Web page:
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Strategic Thinking Development

Disruption and Successful Leadership

Have you ever considered the frequency of disruption?  Have you ever thought about the term ‘creative disruption’ as a synonym for ‘creative destruction’?  (Creative destruction is most readily identified with Austrian-American economist Joseph Schumpeter and describes the way in which capitalist economic development arises out of the destruction of some prior economic order.)  And have you ever wondered what type of manager is most successful during periods of disruption?

The American Management Association just published “Leadership Competencies for Disruptive Innovation.”  I thought you would benefit knowing the essential points from this excellent article by Soren Kaplan.

“Disruptive innovation is no longer the occasional exception; it’s the rule.”  All industries have been affected and once grand companies become casualties (e.g., Blockbuster, Kodak) in a relatively short time span.

Today, leaders ‘must acknowledge and embrace a life of continuous ambiguity and uncertainty.’  How does a leader succeed in these environments?  What personal competencies are essential for the woman or man in charge?  The author identifies five:

  1. Begin with a Leapfrogging Mindset  Because disruption is continuous, leading demands a new way of thinking, approaching the world knowing that reinventing and revolutionizing processes, products and functions are basic job demands.  The art of ‘scenario planning‘ should be practiced more often and embedded into all strategy processes.  You should be ahead not just in your thinking, but in your ability to act.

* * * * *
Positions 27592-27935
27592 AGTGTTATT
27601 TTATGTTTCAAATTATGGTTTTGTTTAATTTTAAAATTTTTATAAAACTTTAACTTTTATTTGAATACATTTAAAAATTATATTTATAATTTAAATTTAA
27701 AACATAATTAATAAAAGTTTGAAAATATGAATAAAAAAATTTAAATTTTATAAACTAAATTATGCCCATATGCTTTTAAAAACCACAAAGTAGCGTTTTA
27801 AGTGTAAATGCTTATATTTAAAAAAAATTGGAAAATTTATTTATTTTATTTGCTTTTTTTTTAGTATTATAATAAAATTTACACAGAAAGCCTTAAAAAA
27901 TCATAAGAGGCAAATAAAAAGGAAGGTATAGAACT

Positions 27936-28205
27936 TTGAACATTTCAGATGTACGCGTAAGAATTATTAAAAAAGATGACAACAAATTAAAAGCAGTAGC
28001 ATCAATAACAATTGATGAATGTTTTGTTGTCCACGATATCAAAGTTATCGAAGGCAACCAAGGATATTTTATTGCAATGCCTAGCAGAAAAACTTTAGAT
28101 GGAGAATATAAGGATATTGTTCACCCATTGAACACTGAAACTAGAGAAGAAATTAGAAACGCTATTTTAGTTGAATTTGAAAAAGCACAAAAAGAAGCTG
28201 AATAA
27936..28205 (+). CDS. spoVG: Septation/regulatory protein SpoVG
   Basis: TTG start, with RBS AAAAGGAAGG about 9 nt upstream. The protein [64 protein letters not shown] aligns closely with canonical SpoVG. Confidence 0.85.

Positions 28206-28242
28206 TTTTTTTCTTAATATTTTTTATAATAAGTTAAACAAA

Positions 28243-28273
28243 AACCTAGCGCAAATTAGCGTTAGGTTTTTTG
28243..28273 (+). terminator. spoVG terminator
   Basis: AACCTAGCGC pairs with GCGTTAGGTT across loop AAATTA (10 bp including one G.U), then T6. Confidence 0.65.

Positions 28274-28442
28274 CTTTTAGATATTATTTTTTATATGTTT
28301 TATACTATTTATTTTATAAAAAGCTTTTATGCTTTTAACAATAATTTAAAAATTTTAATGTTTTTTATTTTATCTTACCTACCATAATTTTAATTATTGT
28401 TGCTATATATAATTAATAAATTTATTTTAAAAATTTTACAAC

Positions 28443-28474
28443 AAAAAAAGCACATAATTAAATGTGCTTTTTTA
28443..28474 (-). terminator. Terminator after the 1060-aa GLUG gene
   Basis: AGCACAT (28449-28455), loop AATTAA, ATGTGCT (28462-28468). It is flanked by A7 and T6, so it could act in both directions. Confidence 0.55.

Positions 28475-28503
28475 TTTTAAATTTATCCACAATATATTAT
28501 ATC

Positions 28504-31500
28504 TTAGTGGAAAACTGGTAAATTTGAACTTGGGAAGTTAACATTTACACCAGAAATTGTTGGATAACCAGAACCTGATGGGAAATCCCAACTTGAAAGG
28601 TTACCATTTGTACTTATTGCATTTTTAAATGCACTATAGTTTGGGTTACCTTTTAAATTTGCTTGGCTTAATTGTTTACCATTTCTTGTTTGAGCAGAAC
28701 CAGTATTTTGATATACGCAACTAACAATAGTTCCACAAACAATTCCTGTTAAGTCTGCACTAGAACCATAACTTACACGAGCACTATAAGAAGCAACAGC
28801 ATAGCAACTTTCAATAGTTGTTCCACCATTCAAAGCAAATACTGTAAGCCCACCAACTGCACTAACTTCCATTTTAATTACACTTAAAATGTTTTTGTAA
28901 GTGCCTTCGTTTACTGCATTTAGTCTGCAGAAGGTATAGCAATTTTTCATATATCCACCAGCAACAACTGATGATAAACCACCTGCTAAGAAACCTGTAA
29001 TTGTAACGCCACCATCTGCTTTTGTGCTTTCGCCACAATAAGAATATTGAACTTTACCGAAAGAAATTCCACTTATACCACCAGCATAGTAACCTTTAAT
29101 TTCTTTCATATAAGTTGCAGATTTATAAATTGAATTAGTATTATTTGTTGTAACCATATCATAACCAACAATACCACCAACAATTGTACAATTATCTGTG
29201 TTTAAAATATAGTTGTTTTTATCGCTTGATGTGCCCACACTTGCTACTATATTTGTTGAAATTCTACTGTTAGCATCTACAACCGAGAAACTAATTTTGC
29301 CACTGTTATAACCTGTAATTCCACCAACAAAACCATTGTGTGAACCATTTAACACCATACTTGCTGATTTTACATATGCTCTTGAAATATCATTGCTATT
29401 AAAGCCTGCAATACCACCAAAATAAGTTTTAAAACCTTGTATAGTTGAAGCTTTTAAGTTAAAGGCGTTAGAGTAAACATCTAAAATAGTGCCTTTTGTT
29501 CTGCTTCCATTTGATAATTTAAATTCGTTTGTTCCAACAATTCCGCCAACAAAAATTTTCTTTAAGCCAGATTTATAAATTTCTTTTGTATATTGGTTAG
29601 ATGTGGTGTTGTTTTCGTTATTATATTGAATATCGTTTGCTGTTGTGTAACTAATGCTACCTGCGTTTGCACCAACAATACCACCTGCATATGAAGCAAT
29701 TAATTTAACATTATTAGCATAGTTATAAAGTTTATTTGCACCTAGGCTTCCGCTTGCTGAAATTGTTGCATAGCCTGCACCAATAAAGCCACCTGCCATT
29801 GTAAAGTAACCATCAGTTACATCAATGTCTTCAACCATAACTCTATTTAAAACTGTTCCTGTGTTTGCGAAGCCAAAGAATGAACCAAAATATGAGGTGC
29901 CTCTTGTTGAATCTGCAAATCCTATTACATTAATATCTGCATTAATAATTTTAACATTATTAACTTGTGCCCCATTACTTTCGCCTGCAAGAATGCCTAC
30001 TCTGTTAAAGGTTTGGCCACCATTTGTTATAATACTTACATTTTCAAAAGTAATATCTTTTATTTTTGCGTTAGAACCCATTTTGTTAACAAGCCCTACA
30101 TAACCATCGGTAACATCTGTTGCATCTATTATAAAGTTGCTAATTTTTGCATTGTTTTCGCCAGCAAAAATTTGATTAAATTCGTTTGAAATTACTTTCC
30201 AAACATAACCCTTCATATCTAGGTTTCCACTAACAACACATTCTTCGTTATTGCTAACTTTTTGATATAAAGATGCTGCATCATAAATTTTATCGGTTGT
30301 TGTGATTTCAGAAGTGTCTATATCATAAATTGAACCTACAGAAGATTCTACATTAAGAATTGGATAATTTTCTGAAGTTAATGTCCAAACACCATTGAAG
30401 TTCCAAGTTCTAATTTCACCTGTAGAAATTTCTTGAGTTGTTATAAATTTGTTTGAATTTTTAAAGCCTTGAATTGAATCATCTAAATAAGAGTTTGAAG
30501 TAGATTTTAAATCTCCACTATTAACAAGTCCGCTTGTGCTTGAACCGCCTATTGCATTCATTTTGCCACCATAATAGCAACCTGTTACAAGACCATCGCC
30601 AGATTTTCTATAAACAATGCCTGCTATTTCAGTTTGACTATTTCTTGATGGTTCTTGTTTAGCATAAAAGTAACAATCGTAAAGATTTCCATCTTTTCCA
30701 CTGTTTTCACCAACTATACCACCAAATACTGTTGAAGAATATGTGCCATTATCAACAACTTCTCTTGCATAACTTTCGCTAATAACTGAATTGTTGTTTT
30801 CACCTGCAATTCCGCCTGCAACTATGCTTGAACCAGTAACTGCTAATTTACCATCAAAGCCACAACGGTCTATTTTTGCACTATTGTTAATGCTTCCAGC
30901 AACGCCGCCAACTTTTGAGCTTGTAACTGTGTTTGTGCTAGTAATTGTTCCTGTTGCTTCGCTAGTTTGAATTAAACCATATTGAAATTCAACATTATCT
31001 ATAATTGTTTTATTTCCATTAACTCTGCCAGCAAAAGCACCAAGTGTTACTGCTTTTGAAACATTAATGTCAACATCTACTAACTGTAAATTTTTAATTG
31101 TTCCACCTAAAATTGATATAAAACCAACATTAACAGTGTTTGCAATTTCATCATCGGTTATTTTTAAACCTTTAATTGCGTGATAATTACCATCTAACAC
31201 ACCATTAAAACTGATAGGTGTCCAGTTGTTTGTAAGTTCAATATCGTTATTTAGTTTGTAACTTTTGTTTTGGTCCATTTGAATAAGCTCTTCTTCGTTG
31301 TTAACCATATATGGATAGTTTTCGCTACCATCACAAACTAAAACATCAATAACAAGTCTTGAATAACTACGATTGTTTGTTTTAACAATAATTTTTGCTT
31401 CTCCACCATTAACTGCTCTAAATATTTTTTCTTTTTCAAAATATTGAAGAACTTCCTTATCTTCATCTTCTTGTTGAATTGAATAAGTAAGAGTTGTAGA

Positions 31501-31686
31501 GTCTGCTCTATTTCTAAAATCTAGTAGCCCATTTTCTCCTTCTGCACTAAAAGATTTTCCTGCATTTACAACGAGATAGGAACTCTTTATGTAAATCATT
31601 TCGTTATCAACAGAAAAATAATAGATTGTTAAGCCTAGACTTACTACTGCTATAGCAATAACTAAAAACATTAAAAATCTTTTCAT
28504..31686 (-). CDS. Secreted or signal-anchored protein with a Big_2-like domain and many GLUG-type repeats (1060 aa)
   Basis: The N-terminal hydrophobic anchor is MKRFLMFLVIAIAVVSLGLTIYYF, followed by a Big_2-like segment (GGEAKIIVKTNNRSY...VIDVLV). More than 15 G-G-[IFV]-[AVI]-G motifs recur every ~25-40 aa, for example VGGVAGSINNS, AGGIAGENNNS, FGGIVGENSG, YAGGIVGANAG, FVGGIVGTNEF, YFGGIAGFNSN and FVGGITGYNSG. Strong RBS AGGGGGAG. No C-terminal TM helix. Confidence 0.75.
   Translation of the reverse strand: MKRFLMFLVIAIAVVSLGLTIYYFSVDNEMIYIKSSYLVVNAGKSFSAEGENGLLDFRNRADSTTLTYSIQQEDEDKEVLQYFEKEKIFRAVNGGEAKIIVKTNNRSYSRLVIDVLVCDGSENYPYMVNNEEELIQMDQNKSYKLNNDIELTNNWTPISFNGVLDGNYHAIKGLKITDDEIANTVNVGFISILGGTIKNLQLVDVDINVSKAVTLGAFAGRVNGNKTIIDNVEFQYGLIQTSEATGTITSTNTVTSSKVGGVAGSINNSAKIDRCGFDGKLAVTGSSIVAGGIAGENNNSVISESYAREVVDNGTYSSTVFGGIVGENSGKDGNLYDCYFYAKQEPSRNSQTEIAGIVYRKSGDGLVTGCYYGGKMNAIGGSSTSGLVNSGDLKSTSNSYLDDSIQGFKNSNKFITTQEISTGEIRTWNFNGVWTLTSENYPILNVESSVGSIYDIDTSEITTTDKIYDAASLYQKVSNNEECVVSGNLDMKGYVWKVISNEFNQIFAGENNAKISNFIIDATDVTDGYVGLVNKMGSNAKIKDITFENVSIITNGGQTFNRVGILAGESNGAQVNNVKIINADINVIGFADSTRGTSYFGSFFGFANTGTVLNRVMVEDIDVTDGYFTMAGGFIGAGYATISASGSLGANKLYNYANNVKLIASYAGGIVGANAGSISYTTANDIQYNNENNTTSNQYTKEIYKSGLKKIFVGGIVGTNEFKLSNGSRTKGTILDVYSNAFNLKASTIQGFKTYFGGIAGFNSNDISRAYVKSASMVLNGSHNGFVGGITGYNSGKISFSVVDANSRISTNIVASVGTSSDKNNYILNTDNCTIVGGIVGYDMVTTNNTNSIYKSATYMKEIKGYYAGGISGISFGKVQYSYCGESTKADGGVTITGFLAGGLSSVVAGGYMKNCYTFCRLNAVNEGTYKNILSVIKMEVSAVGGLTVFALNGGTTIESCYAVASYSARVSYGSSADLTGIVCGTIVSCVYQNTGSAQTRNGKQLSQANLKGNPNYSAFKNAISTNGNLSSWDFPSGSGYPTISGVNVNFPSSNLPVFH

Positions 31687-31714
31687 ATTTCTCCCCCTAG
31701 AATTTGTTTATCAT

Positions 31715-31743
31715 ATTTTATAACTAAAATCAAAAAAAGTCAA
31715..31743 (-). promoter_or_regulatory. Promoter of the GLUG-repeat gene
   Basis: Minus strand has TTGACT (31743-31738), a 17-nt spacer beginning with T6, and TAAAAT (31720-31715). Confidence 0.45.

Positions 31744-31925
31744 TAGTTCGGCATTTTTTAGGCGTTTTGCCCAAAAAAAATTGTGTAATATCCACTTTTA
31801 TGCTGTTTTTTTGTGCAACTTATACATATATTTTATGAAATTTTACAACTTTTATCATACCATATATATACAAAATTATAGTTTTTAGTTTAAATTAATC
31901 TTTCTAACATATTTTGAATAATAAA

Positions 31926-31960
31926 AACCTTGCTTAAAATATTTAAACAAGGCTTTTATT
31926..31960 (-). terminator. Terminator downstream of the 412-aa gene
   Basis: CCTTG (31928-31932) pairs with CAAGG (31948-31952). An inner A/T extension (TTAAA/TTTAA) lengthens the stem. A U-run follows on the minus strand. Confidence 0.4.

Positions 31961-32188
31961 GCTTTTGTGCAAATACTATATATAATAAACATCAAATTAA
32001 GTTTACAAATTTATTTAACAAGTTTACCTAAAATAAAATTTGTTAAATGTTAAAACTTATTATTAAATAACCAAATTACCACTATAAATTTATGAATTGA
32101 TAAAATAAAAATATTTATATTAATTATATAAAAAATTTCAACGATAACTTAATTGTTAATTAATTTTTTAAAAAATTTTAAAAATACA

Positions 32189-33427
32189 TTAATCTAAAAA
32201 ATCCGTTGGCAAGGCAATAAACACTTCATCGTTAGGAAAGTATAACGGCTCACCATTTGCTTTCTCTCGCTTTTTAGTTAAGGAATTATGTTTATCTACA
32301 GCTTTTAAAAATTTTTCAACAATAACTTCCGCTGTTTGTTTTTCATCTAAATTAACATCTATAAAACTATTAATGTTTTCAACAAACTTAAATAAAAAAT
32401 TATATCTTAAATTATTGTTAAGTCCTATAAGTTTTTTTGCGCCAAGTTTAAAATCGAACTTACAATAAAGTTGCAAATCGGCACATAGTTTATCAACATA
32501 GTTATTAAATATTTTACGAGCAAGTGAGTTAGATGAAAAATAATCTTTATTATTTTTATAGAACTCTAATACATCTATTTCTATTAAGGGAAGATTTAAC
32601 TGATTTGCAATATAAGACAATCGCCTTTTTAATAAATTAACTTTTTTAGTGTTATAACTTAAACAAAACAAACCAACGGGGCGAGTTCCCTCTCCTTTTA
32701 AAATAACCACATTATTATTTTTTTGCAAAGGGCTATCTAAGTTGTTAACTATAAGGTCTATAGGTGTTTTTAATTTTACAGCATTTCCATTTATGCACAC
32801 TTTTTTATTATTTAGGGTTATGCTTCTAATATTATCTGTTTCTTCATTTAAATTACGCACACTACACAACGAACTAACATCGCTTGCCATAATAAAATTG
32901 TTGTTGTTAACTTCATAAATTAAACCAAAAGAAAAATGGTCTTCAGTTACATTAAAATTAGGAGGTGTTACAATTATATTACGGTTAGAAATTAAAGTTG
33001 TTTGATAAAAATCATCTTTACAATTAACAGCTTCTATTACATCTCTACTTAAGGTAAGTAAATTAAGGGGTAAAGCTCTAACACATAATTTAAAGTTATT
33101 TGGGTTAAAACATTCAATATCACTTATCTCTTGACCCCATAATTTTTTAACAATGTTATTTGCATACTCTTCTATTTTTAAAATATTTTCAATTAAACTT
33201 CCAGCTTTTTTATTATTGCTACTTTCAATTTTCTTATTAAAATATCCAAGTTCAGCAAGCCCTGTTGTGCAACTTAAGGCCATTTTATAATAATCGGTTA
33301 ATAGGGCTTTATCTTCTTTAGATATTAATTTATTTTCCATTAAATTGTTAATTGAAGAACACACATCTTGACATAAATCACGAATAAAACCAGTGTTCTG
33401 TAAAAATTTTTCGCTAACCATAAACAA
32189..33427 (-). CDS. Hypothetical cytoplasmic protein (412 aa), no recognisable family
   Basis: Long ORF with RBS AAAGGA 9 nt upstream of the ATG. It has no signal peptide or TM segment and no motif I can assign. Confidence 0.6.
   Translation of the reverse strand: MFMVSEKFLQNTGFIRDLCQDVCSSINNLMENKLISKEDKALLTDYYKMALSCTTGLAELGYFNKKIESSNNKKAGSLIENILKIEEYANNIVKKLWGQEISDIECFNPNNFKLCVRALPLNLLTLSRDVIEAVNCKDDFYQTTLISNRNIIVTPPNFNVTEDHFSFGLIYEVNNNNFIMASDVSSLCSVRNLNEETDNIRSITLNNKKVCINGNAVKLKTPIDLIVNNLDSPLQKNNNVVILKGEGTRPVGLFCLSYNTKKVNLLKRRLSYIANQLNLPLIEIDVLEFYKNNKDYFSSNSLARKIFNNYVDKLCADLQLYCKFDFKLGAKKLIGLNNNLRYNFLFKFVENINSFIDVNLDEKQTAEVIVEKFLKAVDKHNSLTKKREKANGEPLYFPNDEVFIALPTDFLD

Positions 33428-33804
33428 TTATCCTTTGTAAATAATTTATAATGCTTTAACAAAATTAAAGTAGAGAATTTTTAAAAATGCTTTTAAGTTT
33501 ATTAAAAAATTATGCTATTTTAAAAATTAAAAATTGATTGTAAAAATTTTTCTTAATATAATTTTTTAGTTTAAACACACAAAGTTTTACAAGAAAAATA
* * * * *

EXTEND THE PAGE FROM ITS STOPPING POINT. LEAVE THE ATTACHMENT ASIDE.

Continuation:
2. Push Boundaries Despite seemingly impossible challenges, when we push beyond our comfort zone, ‘we increase our creative problem solving and strategic thinking capabilities.’  You can push boundaries by working with people who think differently than you do, who come equipped with perspectives at odds with your way of thinking.  It takes a strong manager to hire people like this, though your career will be better (and longer-lasting) for it.
  3. Integrate Data Intuitively   Much has been written lately about how the number of choices can lead us to make an incorrect decision or delay a decision because we are overwhelmed by the selections at hand.  The AMA article says that ‘In times of disruption, robust data that tells a clear story rarely exists.  Leaders must use whatever information they can obtain and then use their gut for the rest.’  In fact, sometimes ignoring the details can lead to superior decisions.
  4. Plan Adaptively   Acknowledging disruption’s ubiquity means we will move forward with uncertainty. That’s the way things are now.  Thus, a new goal is to learn from your mistakes even more than before and view ‘set-backs as learning opportunities versus failures.’  Your new goal is to ‘take action, see results, learn from them,’ and move on with new assumptions.  ‘Adaptive planning helps organizations move away from the view that if a pre-defined goal isn’t achieved then it represents a catastrophic failure.’  Another consideration is to take trial size bites that you can learn from and either abandon or stress based on outcomes.
  5. Savor Surprise  In the past we learned to avoid surprises by assuming perfect information, flawless execution and stability.  Unfortunately, that philosophy will lead to disappointment.  ‘Learning to appreciate surprise may be one of the more challenging leadership competencies to develop since the skill flies in the face of conventional wisdom.’

The world of business has changed for a wide variety of reasons.  Whatever the cause, disruption and instability have become the new normal.  ‘Disruptive innovation and change require disrupting our assumptions about leadership’ and thus our leaders themselves.

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